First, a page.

This week, we take a break in our musings on asset manager valuations and impractical sports cars to share some recent media on trends in the RIA space we’ve been following.
- “Defining Value in an RIA: Perspectives of Buyers and Sellers” by Jonathan Foster, CEO of Angeles Wealth Management A scalable business model within an aging industry has created a very conducive market for asset manager M&A. This one-hour live webinar reviews the current landscape for RIA buyers and sellers and suggests strategies for asset managers looking to maximize their value.
- “Fidelity Predicts Wave of Consolidation among Asset Managers“ by Robin Wigglesworth of the Financial Times. Charles Morrison, head of Fidelity’s $2.1tn asset management division, expects a continued surge in sector deal making as industry margins dwindle with fees and rising compensation costs. Morrison anticipates fewer and larger players when the dust settles in a few years.
- “Active vs. Passive Debate: Trends, Insights, and Case Studies” by Eugene Fama. Dr. Fama and a panel of experts discuss the active versus passive debate that has been plaguing alpha hunters over the last several years. Despite most active managers’ underperforming the market (before and after fees), many investors still believe in the promise of alpha, but this has become increasingly difficult for stock pickers with fewer and fewer companies going the IPO route.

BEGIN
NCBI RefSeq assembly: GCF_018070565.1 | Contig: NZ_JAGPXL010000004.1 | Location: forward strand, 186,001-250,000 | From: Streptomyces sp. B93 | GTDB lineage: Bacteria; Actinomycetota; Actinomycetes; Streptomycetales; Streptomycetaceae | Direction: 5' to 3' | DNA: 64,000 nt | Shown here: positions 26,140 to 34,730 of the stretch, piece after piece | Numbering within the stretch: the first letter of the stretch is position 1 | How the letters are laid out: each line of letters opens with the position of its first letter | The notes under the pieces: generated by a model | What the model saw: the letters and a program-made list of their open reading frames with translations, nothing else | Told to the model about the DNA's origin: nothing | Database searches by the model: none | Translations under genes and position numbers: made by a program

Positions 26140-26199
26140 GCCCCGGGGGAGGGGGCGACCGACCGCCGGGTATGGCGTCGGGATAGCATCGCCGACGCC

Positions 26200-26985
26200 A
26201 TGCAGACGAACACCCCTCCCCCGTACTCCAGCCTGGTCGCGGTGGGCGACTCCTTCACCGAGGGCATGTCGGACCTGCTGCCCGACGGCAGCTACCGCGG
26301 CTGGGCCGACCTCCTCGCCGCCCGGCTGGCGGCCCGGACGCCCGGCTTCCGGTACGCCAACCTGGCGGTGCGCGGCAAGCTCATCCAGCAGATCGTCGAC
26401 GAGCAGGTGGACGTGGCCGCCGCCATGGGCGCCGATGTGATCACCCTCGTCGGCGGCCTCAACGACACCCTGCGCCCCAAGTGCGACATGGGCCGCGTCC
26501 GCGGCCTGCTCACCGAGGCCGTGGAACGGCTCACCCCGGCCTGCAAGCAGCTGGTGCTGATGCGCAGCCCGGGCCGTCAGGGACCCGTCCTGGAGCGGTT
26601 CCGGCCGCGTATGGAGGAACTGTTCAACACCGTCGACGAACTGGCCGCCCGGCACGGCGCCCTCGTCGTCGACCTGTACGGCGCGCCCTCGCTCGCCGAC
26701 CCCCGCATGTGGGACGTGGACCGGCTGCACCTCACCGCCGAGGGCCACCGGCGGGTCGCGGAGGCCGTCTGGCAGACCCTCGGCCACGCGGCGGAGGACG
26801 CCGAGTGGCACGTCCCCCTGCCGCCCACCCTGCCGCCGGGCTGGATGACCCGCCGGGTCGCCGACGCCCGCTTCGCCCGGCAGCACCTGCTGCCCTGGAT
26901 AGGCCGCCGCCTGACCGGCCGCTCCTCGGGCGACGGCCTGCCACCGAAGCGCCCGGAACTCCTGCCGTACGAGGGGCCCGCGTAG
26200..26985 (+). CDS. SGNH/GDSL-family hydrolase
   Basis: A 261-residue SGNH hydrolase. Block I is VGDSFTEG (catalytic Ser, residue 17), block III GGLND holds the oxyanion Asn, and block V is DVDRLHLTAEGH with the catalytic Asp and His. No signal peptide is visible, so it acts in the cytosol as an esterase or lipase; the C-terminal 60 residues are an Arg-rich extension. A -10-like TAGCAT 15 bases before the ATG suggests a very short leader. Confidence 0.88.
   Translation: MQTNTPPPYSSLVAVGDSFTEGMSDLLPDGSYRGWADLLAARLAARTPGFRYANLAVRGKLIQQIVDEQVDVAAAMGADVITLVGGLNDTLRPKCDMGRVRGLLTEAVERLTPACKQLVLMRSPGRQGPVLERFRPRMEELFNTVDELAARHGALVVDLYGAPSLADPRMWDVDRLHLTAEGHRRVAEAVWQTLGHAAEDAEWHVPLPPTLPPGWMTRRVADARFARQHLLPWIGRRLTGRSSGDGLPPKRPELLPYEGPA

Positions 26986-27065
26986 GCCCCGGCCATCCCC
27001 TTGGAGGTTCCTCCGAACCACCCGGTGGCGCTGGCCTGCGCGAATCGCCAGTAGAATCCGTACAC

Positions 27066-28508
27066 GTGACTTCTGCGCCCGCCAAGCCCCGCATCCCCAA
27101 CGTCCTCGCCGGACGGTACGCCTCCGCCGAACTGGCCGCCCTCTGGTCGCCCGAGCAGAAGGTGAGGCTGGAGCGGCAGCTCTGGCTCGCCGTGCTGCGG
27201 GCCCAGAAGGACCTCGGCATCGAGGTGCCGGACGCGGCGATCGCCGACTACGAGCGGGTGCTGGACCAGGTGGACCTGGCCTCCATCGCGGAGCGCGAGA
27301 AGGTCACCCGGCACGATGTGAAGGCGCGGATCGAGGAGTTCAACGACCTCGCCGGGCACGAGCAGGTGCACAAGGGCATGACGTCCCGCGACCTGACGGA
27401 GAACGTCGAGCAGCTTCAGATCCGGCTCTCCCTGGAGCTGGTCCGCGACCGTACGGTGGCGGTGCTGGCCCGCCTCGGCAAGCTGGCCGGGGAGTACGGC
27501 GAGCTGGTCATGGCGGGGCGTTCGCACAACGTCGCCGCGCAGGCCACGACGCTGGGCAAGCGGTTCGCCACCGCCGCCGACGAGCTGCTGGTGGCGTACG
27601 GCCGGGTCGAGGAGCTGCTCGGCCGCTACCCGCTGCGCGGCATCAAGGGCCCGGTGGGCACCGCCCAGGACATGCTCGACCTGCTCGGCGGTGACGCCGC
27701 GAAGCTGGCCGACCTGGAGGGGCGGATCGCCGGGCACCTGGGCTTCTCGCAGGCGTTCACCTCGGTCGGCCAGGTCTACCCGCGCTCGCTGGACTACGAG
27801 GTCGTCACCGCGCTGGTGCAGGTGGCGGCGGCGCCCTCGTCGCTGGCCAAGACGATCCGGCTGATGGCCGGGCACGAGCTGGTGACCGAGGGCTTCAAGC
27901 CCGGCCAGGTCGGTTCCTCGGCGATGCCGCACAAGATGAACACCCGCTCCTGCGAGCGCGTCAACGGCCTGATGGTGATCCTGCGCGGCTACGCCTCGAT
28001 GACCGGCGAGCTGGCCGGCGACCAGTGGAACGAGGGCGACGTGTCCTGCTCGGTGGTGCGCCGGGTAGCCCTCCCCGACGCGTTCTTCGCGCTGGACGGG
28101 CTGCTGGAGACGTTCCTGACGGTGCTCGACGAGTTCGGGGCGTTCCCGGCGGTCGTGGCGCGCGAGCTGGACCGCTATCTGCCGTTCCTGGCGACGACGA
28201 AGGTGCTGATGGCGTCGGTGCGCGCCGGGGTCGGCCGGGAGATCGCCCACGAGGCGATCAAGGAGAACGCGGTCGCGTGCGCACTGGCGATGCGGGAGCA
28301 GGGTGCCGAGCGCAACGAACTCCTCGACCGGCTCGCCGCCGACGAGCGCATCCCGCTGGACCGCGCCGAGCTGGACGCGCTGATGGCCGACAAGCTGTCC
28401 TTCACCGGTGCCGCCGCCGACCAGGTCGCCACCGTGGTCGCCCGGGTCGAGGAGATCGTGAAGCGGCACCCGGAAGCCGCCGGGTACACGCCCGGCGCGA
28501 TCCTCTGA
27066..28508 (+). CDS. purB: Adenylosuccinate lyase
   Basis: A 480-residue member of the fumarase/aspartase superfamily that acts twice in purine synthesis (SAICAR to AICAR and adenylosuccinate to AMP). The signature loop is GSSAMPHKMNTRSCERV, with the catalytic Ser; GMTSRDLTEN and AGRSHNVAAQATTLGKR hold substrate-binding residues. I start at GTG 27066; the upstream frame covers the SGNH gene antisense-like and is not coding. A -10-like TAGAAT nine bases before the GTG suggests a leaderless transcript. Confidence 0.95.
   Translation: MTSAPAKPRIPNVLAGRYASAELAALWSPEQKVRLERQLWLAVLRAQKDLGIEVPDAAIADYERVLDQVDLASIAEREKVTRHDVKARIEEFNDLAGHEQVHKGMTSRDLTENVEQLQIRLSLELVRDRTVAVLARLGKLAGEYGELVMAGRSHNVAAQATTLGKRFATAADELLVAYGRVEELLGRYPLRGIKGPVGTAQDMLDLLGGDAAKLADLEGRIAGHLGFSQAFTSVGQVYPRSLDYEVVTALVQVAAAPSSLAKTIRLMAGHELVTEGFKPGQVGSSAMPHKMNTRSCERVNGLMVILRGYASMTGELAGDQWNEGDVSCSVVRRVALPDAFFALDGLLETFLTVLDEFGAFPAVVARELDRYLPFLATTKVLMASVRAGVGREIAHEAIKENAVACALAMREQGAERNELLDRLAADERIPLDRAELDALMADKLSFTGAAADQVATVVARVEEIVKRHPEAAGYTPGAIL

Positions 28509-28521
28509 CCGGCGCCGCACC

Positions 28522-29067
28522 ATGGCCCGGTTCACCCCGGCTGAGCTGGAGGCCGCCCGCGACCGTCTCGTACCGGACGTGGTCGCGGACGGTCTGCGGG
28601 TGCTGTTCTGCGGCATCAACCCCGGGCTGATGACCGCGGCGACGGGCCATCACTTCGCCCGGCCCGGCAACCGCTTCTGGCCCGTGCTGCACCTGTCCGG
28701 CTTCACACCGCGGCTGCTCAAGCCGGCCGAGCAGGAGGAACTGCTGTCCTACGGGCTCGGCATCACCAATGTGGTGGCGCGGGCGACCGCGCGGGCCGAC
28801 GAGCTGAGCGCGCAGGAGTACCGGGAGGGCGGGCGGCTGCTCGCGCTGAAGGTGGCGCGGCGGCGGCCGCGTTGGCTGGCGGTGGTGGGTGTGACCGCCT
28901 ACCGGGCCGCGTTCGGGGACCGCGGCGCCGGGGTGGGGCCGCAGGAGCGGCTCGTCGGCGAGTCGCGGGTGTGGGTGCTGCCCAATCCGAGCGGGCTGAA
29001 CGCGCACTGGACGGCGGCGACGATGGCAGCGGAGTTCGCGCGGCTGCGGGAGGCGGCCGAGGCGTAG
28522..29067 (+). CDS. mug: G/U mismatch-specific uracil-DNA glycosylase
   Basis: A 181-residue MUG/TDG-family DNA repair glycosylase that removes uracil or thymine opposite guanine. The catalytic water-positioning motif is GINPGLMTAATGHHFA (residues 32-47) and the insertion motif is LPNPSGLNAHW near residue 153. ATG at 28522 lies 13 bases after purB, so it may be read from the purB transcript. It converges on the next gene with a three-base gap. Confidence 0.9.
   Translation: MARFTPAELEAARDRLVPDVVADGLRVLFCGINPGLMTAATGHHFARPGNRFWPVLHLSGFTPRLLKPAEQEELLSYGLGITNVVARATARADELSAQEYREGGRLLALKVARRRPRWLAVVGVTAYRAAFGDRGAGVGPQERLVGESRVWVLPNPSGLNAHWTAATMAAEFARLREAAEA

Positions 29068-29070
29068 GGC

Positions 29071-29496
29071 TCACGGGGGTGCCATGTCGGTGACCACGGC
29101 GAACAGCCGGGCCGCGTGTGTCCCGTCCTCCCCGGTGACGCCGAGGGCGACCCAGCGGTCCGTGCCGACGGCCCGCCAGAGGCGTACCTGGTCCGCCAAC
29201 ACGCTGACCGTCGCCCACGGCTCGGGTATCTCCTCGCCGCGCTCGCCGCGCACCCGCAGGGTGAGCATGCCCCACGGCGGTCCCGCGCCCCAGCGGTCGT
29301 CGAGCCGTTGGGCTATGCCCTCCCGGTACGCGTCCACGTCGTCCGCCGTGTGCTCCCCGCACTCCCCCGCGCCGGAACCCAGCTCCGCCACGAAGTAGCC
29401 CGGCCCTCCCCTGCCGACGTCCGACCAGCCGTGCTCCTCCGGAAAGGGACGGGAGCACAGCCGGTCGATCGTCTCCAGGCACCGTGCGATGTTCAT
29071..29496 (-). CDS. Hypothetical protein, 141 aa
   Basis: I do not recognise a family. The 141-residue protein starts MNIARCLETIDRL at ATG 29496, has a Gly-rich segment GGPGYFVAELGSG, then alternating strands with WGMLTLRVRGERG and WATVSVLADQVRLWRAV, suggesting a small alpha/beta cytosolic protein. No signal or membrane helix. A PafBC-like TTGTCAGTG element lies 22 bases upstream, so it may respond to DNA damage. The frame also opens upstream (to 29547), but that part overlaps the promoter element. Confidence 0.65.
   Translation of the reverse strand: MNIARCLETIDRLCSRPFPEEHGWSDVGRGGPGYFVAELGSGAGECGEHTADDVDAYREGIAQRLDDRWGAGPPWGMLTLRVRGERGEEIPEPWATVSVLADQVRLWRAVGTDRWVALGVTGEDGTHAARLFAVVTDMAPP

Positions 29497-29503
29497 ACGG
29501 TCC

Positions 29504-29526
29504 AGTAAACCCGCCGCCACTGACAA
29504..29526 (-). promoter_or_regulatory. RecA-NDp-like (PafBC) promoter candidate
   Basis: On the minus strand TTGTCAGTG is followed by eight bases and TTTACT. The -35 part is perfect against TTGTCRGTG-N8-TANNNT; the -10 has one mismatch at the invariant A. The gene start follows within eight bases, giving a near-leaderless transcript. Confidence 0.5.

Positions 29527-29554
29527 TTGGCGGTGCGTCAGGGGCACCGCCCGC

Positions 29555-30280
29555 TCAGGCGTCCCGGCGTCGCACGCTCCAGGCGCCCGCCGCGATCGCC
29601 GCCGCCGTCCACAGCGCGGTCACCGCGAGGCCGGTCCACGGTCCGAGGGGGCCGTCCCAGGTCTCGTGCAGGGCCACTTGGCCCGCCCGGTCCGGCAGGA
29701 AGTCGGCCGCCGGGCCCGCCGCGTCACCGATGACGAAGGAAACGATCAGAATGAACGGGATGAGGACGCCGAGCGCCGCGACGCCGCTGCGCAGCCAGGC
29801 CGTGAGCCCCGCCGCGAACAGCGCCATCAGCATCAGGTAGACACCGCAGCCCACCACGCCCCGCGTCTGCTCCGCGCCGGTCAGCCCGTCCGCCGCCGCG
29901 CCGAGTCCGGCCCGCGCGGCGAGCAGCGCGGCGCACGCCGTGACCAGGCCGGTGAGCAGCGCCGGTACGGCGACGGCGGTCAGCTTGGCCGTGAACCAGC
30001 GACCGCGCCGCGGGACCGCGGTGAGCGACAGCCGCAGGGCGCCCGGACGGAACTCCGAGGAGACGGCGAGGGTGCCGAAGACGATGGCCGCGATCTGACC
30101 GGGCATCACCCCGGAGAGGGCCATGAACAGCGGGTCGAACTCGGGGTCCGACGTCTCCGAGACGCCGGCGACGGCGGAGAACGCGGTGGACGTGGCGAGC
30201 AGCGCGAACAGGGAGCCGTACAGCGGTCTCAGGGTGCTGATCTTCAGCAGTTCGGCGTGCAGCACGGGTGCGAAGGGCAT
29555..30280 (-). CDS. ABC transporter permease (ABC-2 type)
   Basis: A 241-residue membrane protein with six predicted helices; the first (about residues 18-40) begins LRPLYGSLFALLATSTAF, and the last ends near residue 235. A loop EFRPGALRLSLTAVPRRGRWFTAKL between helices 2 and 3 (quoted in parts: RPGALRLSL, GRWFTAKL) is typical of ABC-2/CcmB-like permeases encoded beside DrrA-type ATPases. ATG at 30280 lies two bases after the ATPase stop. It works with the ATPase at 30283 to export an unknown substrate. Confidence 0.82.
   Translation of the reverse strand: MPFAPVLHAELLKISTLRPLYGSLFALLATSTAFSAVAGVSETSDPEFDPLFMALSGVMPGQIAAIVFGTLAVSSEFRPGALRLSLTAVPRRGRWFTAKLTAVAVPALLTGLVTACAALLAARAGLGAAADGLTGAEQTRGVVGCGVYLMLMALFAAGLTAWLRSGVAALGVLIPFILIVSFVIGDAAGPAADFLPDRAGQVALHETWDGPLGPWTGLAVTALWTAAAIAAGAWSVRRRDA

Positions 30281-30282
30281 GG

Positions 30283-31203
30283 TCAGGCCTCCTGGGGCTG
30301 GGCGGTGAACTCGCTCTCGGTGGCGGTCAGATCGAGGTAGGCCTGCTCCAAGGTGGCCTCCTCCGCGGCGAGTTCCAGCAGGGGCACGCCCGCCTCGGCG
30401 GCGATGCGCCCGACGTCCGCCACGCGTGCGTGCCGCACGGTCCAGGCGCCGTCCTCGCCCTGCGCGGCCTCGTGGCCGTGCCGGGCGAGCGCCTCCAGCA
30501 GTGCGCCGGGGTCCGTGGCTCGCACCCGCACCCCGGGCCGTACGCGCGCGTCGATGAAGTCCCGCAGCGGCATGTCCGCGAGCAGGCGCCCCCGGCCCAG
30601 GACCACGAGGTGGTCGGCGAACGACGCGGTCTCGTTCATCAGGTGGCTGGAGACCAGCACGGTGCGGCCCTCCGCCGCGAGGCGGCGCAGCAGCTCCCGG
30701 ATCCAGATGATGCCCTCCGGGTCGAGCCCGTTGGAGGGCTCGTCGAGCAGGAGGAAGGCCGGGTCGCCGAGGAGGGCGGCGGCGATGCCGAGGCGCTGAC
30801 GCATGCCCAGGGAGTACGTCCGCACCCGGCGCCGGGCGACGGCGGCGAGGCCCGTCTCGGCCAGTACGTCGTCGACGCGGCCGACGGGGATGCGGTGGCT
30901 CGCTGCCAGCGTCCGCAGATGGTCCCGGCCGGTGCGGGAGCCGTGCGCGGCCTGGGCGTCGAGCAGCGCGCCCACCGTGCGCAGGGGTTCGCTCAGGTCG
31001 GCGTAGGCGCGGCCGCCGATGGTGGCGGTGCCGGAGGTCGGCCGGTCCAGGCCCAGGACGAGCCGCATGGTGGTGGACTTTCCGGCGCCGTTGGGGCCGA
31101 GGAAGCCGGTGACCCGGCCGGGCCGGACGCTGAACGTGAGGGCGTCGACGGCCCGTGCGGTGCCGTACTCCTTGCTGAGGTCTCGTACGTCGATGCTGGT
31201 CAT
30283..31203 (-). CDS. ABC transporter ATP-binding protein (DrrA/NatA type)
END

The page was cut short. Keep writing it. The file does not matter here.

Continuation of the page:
- “Cheaper by the Dozen” by Philip Grant of Grant’s Interest Rate Observer. The value-oriented journalist discusses the unintended consequences of a continuous race to the bottom for management fees for passive and active managers alike. Widespread underperformance and increased scrutiny from institutional investors have created a trend that may not be sustainable in the long run, according to Mr. Grant.
- “The State of Retail Wealth Management” by McKinsey & Company’s PriceMetrix group. Even though AUM growth has been healthy at many wealth management firms as of late, a look below the surface shows some disturbing trends: slower growth overall, few new relationships added, and an actual decline in gross production per advisor. Price competition continues to be a threat, but a greater concern seems to be a lack of penetration into Generation X and Y markets.